bees, honey and other sticky subjects

Sunday, October 29, 2006

Girls eat sterile men

The honeybee genome project is set to have reverberations throughout the beekeeping world. Here's an intriguing aspect considering a few reports last winter of some colonies dying off without an obvious cause.

Bees -- along with wasps, ants, ticks, mites -- have unfertilized eggs that develop into males. The discovery in 2003 of the complementary sex determination (CSD) gene helped explain the phenomenon. CSD has many versions, or alleles. Males inherit a single copy of the gene; females inherit two copies that are different. Bees that inherit two identical copies of CSD would develop into sterile males if they weren't eaten by bees as larvae to save resources.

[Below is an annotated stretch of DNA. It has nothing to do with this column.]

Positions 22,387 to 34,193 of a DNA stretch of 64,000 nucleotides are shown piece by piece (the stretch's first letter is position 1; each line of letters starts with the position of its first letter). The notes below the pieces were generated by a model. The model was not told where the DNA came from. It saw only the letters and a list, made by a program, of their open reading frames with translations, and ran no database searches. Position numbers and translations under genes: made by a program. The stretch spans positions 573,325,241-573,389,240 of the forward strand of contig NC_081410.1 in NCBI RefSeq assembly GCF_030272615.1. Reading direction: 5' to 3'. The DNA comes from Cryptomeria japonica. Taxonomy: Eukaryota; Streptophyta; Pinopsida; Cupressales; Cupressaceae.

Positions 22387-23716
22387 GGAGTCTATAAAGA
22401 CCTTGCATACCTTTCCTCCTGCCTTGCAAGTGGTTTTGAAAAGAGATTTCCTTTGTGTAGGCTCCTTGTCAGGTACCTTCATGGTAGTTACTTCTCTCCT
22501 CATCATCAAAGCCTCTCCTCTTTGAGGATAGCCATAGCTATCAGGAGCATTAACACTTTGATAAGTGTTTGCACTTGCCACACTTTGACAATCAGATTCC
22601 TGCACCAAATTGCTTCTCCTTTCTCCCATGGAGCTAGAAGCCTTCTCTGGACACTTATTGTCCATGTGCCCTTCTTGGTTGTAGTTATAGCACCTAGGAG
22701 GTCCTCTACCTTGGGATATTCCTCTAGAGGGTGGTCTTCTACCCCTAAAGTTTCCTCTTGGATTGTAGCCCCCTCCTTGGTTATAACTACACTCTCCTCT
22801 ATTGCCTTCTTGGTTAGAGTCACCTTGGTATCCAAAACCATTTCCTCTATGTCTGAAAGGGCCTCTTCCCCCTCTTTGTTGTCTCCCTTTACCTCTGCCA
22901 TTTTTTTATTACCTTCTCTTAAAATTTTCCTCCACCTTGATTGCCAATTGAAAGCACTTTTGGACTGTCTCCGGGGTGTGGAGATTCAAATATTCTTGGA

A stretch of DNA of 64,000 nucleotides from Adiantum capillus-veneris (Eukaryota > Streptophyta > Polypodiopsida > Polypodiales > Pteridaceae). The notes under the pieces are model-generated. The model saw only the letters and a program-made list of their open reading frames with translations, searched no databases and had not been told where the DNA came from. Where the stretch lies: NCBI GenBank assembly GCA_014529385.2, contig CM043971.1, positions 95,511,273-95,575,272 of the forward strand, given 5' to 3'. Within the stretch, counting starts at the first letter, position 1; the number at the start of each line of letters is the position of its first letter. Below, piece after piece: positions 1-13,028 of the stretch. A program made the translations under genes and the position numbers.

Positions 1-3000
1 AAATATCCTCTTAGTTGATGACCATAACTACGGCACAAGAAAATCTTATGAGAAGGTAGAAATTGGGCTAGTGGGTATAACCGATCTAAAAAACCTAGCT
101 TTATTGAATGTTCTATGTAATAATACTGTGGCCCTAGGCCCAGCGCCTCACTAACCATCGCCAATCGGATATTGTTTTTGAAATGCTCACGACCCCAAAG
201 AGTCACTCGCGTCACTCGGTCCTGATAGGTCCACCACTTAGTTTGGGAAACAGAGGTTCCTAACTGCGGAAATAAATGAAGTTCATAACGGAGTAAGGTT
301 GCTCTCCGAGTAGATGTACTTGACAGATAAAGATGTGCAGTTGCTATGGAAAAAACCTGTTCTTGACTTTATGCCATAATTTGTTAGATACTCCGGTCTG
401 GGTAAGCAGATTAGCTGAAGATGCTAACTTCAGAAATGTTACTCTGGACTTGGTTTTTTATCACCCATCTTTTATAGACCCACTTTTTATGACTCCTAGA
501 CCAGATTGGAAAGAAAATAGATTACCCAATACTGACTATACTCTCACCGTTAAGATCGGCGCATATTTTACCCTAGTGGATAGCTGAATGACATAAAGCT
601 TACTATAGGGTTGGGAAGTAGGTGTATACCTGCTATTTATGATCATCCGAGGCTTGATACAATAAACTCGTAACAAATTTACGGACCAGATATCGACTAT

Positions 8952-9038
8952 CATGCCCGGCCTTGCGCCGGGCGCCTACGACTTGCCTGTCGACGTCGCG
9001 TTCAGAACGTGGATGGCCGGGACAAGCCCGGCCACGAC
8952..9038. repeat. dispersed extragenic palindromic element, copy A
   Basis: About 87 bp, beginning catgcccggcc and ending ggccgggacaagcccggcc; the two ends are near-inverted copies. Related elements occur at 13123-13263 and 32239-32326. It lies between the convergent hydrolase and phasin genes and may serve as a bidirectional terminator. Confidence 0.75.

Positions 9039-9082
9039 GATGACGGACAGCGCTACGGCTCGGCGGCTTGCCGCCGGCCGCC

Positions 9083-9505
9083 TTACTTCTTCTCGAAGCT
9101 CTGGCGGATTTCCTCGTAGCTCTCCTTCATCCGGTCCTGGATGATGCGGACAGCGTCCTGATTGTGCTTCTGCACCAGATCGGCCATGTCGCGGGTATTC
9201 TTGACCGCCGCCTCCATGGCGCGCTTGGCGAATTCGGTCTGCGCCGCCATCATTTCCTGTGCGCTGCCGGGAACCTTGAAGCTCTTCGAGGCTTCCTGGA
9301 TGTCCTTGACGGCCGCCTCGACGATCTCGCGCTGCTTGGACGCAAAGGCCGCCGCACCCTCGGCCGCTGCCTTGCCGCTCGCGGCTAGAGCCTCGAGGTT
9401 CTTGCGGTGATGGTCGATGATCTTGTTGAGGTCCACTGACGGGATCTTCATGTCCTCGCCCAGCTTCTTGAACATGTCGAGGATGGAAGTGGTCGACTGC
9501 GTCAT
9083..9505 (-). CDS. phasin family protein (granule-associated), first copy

And guess what can happen through inbreeding? It increases the likelihood of producing sterile males. And then colonies may die.

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